Removing Barriers and Hurdles

Remember when SmartBoards were all the rage?

Schools rushed to get these to every school, sometimes because they saw them as beneficial, and sometimes because the school across the way wanted them.

I will be the first to admit, I was on the SmartBoard train.  To this day, I still believe that every learning space should have access to a projector (or some type of screen), and audio. These are absolutes.  But did we need a SmartBoard?  I was an advocate at a much different time in my career, while others thought they were nothing more than a glorified way to lecture.  This is always a good reminder of where I have come from in my thinking, but also to empathize that people are at different places.

But this isn’t about the validity of SmartBoards. This is about the process of implementation.

Do you remember the “portable SmartBoard”? The hope was that each teacher would get a chance to use this, but the slightest bump of the board or the projector would lead you to the dreaded recalibration process.  You would have to stop right in the middle of the class to set up this board.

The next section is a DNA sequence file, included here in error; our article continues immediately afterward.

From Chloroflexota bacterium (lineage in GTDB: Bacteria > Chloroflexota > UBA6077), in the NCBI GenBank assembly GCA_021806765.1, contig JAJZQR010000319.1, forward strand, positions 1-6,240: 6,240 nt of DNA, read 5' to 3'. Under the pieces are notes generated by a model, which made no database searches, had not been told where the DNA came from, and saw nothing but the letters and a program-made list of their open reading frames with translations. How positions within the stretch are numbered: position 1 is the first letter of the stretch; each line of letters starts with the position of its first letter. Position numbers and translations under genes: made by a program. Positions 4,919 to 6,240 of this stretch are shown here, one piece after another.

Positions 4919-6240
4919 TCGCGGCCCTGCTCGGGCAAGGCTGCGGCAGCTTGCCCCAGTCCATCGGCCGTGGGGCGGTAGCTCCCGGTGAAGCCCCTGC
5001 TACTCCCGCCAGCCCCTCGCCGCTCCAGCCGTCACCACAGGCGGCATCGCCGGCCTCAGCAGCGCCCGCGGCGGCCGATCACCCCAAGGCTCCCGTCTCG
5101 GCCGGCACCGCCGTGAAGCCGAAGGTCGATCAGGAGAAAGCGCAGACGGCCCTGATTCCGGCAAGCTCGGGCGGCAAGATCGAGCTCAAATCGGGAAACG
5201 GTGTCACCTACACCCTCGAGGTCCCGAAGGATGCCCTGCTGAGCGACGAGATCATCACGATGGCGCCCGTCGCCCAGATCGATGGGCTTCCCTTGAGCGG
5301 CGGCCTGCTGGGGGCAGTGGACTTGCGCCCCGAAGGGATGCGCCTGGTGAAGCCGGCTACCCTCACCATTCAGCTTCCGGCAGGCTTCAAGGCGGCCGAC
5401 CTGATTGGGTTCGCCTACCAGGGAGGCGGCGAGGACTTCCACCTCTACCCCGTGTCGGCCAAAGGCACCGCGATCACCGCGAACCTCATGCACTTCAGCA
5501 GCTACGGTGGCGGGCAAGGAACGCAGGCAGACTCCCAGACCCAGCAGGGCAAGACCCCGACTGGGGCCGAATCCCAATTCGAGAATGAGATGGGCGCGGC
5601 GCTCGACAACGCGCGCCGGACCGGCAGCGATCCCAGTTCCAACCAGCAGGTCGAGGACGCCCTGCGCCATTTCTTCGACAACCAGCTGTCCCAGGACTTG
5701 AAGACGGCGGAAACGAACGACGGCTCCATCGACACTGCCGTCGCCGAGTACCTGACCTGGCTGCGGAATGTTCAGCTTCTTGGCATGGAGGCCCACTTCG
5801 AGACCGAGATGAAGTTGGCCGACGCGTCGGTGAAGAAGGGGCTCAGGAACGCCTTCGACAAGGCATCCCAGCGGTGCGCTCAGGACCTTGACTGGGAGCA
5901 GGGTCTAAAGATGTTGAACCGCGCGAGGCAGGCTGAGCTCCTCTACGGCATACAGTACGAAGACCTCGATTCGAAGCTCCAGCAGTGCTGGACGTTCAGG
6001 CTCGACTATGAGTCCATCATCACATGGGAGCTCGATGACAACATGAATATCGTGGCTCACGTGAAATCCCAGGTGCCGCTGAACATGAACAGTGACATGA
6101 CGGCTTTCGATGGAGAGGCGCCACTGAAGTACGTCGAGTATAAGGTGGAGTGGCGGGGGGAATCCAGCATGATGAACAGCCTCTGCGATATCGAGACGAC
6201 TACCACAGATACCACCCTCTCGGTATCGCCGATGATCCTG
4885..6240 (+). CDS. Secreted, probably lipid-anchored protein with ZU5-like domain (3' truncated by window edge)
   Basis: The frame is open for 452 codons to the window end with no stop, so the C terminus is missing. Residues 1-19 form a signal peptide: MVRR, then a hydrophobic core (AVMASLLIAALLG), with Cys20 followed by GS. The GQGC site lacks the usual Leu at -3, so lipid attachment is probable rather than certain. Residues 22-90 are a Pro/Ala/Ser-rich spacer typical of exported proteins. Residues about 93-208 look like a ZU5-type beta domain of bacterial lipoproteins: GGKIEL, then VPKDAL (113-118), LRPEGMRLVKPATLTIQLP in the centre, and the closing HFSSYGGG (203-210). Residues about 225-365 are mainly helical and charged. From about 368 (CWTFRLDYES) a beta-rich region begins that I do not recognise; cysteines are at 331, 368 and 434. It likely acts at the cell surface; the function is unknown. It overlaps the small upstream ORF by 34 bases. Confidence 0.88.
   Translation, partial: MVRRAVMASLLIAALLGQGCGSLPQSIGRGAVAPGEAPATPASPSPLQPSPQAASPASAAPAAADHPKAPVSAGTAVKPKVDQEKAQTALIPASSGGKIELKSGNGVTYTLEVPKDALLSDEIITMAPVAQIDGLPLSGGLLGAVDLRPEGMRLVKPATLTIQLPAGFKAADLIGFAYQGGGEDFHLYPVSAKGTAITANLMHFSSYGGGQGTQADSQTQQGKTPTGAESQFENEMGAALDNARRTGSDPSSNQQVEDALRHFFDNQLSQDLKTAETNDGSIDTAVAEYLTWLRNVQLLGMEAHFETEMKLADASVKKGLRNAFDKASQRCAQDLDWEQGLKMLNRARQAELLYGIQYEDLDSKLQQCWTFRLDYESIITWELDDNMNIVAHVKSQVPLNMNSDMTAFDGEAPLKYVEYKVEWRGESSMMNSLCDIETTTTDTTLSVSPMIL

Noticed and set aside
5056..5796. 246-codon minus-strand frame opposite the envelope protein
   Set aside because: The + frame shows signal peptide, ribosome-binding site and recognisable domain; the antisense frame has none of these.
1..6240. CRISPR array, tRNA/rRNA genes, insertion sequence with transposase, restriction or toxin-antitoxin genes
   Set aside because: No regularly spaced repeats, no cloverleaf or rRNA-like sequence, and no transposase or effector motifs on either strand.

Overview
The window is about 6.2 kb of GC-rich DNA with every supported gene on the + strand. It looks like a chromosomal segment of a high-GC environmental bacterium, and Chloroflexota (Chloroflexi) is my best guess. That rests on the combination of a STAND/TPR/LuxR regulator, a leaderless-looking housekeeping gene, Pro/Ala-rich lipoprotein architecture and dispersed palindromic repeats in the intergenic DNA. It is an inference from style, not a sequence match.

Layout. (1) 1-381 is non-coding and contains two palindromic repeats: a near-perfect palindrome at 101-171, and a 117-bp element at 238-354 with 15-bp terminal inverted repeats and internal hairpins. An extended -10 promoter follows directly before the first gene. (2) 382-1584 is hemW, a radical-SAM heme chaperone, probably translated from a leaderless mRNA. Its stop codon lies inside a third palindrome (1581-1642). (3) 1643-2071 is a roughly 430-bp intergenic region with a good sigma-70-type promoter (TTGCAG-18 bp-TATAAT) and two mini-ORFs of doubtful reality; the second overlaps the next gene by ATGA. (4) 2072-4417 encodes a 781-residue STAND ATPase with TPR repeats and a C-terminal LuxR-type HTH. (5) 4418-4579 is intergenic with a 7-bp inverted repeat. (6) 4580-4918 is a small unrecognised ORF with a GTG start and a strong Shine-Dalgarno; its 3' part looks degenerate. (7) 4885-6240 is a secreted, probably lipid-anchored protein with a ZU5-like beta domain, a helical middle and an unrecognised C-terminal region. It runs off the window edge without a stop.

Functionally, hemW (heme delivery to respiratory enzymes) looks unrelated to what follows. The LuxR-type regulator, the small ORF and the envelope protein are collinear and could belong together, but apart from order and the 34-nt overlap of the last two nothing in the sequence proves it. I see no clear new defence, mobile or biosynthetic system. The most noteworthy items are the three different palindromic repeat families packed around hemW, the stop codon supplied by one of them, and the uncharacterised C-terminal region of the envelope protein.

The majority of people hated the process, but some didn’t have an issue with jumping the hurdle. The portable SmartBoard that was meant to be used by many, was kept in the room of the few because only a few people would jump this step.

Yet, when the SmartBoards were mounted, use went up.  No pulling in on the cart, no setting up, and no recalibration. It was there and ready to go.

PLEASE!!! Do not take this as a pro-SmartBoard post.

This is a pro-remove-the-barriers post.

The more hoops people have to jump through, the more people you lose along the way.

If you want something happening in the classroom, remove every barrier you can to make it the norm, not the exception.

SmartBoards might not have been (or be) the best learning tool, but it doesn’t mean we couldn’t learn something from the process.

Source: George Couros

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